If you’re a Netflix customer, your choice of ISP really shouldn’t matter. You just want to watch the new season of Orange is the New Black without suffering those pesky buffer delays. But in some cases it does matter. Netflix says some providers aren’t giving it the speed it needs for content to stream smoothly.
First it was Comcast; now Netflix says Verizon is causing problems.
Earlier in the year, Neflix accused Comcast of slowing the delivery of its content and then agreed to pay the nation’s largest cable company a premium to speed things up. What do you know? It worked. But new Netflix subscribers pay more per month for the service.
Now Netflix is accusing Verizon, which provides broadband as well as wireless service, of the same thing. Last week, Vox Media designer Yuri Victor posted a photo on Twitter of a Netflix screen with a message about an interruption to his video stream. The message wasted no words: “The Verizon network is crowded right now.” Netflix went on to say that it was “adjusting video for smoother playback.”
Not surprisingly, the message didn’t make Verizon happy. A spokesman for Verizon told CNET in an email statement that the Netflix move “is a PR stunt,” adding that his company is “investigating this claim, but it seems misleading and could confuse people.”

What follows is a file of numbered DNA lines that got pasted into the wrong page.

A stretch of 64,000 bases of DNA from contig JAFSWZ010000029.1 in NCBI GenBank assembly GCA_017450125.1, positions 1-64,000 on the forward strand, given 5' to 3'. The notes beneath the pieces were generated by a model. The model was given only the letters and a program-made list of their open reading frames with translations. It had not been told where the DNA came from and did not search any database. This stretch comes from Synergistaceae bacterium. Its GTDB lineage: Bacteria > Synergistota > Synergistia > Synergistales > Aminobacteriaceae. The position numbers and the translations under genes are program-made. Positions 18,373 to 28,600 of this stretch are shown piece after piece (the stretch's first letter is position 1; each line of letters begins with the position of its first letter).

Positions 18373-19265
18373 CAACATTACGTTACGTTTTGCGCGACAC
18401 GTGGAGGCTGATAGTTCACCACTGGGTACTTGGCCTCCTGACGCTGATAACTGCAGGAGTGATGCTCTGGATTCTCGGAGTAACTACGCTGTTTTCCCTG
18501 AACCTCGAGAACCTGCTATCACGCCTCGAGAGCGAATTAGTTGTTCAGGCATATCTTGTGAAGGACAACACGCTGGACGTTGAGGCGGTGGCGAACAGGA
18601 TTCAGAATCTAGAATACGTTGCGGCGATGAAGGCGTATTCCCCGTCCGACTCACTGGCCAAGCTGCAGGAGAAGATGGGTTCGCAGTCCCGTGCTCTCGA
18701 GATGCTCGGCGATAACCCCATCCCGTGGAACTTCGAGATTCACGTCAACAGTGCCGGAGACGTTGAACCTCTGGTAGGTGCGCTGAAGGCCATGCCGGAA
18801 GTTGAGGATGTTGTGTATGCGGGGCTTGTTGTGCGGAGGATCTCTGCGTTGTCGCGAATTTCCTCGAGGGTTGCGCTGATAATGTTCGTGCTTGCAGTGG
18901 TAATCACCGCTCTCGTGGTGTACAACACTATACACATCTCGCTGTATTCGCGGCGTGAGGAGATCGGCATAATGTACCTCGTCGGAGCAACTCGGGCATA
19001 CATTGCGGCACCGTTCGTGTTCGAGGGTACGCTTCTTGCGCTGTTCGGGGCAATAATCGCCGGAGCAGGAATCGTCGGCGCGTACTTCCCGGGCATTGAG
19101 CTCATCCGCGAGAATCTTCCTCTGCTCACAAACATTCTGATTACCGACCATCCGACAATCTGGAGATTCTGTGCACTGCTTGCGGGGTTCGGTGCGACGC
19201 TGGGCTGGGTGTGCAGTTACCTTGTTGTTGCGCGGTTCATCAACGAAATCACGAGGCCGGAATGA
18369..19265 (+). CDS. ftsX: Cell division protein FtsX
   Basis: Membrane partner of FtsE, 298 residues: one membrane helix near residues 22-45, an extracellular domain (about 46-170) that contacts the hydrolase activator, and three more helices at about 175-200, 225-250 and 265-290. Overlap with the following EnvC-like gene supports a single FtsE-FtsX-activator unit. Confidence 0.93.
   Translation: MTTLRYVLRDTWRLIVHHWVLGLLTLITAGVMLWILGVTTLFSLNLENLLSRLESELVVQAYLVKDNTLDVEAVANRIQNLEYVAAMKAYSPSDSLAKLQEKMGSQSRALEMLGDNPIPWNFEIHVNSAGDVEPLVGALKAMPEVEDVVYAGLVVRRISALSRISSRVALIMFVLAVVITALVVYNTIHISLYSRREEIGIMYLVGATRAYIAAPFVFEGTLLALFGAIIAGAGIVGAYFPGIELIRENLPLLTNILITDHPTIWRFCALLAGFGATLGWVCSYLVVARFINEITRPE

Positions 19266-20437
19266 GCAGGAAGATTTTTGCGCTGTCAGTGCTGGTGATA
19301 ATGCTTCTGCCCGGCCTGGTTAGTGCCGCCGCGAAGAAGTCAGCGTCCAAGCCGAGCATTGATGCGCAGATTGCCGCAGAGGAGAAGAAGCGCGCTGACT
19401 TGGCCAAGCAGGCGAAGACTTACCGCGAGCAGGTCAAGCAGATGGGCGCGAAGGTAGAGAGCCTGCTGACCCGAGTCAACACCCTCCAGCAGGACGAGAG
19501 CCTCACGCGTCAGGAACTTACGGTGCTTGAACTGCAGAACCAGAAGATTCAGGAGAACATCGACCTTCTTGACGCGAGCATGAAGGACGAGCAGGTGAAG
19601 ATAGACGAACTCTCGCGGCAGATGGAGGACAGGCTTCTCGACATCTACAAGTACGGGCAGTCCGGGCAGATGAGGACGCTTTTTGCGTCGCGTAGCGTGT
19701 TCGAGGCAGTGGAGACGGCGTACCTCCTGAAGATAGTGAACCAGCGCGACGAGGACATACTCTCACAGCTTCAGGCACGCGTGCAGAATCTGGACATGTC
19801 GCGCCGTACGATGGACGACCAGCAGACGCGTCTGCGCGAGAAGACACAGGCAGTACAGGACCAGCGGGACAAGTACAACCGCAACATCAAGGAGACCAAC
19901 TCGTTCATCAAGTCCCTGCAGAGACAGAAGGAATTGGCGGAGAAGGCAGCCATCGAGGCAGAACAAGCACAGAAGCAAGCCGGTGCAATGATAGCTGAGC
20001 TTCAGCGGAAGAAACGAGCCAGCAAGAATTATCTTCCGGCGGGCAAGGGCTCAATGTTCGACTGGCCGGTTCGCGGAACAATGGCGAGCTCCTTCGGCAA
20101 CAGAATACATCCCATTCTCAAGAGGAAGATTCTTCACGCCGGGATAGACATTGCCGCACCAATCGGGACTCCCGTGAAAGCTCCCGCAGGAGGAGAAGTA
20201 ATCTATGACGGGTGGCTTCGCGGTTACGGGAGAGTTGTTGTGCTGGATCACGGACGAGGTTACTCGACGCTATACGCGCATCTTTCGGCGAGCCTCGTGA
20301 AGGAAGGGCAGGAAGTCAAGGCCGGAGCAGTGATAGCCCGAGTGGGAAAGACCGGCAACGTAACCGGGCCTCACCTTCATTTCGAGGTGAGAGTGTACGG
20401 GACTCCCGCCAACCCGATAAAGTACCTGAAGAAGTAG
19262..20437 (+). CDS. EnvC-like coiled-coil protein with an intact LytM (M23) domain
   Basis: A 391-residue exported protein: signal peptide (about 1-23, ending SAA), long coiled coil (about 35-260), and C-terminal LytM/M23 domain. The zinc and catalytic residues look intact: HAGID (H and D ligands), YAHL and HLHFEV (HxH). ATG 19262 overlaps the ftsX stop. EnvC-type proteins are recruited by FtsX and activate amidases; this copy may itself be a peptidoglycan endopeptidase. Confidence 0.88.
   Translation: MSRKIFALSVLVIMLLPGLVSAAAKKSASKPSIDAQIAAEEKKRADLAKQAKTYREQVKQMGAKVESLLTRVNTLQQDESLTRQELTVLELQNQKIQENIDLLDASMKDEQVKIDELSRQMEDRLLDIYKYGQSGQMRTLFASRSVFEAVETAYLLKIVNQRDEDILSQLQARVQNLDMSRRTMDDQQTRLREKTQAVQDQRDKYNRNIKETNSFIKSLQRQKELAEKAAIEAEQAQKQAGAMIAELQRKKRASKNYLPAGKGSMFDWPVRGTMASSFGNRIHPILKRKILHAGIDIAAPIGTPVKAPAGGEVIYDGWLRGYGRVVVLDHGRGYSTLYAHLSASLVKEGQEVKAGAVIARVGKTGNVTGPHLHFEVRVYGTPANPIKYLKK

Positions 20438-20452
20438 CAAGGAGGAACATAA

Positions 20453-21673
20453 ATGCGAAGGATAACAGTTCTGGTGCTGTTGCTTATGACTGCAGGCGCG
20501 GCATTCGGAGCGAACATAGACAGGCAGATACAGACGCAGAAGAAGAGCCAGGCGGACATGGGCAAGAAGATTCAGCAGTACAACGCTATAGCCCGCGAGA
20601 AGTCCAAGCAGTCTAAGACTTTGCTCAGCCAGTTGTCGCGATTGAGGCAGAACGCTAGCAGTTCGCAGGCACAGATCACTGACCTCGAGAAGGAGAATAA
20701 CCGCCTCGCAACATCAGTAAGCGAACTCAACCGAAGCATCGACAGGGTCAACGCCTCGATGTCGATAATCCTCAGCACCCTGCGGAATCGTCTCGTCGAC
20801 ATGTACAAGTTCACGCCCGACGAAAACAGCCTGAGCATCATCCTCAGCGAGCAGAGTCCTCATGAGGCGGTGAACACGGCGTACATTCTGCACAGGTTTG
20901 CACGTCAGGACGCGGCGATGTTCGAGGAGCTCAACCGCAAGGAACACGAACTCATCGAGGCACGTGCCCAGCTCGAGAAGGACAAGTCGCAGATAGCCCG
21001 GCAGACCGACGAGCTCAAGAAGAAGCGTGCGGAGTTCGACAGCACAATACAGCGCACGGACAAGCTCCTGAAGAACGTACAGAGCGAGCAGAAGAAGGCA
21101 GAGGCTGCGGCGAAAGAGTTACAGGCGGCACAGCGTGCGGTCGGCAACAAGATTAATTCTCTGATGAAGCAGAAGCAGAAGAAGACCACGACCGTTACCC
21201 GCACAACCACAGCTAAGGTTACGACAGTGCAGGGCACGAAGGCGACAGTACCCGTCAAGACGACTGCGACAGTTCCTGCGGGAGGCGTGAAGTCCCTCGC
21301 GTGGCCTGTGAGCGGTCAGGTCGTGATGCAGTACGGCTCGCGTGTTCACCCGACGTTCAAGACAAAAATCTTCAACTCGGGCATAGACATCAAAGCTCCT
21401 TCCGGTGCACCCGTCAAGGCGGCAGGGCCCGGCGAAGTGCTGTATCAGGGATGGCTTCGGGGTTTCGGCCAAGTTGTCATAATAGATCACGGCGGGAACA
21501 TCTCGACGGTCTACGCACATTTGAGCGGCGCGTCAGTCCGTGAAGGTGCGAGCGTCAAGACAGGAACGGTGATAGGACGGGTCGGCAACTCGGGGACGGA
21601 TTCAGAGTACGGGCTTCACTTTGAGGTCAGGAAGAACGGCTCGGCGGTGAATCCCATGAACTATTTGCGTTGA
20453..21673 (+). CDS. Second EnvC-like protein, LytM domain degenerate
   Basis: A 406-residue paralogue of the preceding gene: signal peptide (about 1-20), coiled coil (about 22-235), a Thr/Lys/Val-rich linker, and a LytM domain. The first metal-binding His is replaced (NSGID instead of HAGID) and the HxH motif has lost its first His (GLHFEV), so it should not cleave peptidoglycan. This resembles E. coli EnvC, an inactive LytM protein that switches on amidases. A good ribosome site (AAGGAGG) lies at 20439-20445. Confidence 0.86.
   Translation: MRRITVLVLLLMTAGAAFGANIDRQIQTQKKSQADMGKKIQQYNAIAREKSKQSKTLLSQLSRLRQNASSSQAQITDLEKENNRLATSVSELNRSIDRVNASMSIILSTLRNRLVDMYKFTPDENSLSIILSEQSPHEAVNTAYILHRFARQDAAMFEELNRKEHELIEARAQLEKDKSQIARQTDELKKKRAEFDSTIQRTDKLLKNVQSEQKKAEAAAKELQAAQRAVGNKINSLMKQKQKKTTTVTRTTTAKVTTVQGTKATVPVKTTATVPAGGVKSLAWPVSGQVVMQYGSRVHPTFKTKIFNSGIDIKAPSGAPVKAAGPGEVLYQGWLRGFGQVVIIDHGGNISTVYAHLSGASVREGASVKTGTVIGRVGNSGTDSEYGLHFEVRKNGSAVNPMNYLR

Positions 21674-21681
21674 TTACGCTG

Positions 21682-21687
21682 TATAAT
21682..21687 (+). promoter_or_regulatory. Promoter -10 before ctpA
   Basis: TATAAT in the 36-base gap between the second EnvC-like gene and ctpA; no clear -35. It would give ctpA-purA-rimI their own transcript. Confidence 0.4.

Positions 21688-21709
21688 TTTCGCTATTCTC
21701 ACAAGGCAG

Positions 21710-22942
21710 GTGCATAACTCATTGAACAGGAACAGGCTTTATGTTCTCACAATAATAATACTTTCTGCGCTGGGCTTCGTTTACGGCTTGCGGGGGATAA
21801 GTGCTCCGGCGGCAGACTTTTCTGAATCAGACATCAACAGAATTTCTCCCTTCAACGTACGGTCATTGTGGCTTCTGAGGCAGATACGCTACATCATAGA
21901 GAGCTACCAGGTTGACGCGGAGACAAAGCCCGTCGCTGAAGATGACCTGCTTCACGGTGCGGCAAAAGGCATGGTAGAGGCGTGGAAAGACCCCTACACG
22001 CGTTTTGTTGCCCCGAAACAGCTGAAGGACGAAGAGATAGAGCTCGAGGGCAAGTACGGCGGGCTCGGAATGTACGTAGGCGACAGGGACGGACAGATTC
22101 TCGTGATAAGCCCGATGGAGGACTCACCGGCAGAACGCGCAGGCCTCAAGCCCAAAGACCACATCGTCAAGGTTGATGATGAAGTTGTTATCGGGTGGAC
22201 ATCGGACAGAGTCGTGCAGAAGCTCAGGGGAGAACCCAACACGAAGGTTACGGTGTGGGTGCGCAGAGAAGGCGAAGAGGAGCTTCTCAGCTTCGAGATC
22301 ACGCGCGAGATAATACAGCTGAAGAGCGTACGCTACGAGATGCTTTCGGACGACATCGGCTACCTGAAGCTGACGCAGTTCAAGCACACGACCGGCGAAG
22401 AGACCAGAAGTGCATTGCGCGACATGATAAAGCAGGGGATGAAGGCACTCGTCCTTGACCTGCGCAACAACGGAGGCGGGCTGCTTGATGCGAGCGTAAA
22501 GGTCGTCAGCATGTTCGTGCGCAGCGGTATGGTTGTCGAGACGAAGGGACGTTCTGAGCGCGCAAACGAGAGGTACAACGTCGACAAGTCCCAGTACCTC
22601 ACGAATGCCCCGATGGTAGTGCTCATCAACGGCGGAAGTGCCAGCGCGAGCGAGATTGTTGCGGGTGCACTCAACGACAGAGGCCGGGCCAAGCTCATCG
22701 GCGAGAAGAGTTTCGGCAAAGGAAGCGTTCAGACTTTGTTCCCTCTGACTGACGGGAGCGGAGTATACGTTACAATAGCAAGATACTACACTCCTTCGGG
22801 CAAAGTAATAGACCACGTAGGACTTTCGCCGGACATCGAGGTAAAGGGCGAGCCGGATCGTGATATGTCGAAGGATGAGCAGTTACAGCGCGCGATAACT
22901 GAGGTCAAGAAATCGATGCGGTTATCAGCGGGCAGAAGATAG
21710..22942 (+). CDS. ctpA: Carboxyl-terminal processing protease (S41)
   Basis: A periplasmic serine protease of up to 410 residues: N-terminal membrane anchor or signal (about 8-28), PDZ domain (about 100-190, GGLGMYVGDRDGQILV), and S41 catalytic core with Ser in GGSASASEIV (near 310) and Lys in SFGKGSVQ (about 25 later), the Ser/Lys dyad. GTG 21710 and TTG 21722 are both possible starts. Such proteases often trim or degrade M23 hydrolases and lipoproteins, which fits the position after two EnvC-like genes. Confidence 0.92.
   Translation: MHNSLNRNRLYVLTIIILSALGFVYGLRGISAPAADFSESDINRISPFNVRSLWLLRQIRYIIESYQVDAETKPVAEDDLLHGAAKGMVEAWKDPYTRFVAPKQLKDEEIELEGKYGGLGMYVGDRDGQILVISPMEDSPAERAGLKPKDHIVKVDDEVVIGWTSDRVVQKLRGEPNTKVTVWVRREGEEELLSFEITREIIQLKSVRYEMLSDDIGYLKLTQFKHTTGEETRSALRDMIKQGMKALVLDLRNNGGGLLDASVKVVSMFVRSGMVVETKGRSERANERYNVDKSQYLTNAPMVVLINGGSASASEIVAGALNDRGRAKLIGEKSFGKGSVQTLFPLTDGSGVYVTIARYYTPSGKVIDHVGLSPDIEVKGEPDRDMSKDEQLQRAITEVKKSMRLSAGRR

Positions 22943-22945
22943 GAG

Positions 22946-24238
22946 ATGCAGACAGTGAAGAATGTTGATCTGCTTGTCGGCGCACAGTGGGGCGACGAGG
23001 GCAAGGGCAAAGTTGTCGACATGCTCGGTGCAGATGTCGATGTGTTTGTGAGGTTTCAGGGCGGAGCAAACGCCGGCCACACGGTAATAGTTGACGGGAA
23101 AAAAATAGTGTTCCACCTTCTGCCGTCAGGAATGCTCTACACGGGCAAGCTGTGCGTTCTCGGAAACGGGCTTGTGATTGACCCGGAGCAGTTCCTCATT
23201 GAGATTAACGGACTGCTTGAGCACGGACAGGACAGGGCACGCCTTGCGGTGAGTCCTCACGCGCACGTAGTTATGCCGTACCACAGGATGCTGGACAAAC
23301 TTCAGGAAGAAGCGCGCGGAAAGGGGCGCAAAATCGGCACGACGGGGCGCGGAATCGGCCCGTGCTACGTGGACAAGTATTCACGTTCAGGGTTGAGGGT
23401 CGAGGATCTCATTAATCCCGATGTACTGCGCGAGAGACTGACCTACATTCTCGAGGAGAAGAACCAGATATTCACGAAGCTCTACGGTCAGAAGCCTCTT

Ironically enough, Netflix already pays Verizon extra for more direct access to its customers. Verizon thinks it is not getting what it deserves, and the dispute got nasty quick. Of course, ISPs demanding extra money to put some content on a fast lane is exactly why net neutrality has become such a hot issue. (When comedian John Oliver riffed about net neutrality on Sunday, his fans bombarded the FCC with demands to reign in cable companies.)
Netflix keeps track of how fast its content moves across the Web and you can see the results of its recent test right here. The service that gives Netflix customers the fastest stream for their money is Google Fiber, followed by seven companies you may never have heard of. If you’re a Comcast customer, your service is roughly 25 percent slower than’s Googles and it ranks sixteenth on Netflix’s list of 60 ISPs. Verizon Fios (which is touted as Verizon’s high-speed offering) is much lower, ranking forty-eighth and is about 45 percent slower than Google Fiber, according to Netflix.
San Francisco journalist Bill Snyder writes frequently about business and technology. His work appears regularly in CIO.com and the publications of Stanford's Graduate School of Business and the Haas School of Business at the University of California at Berkeley. He welcomes your comments and suggestions.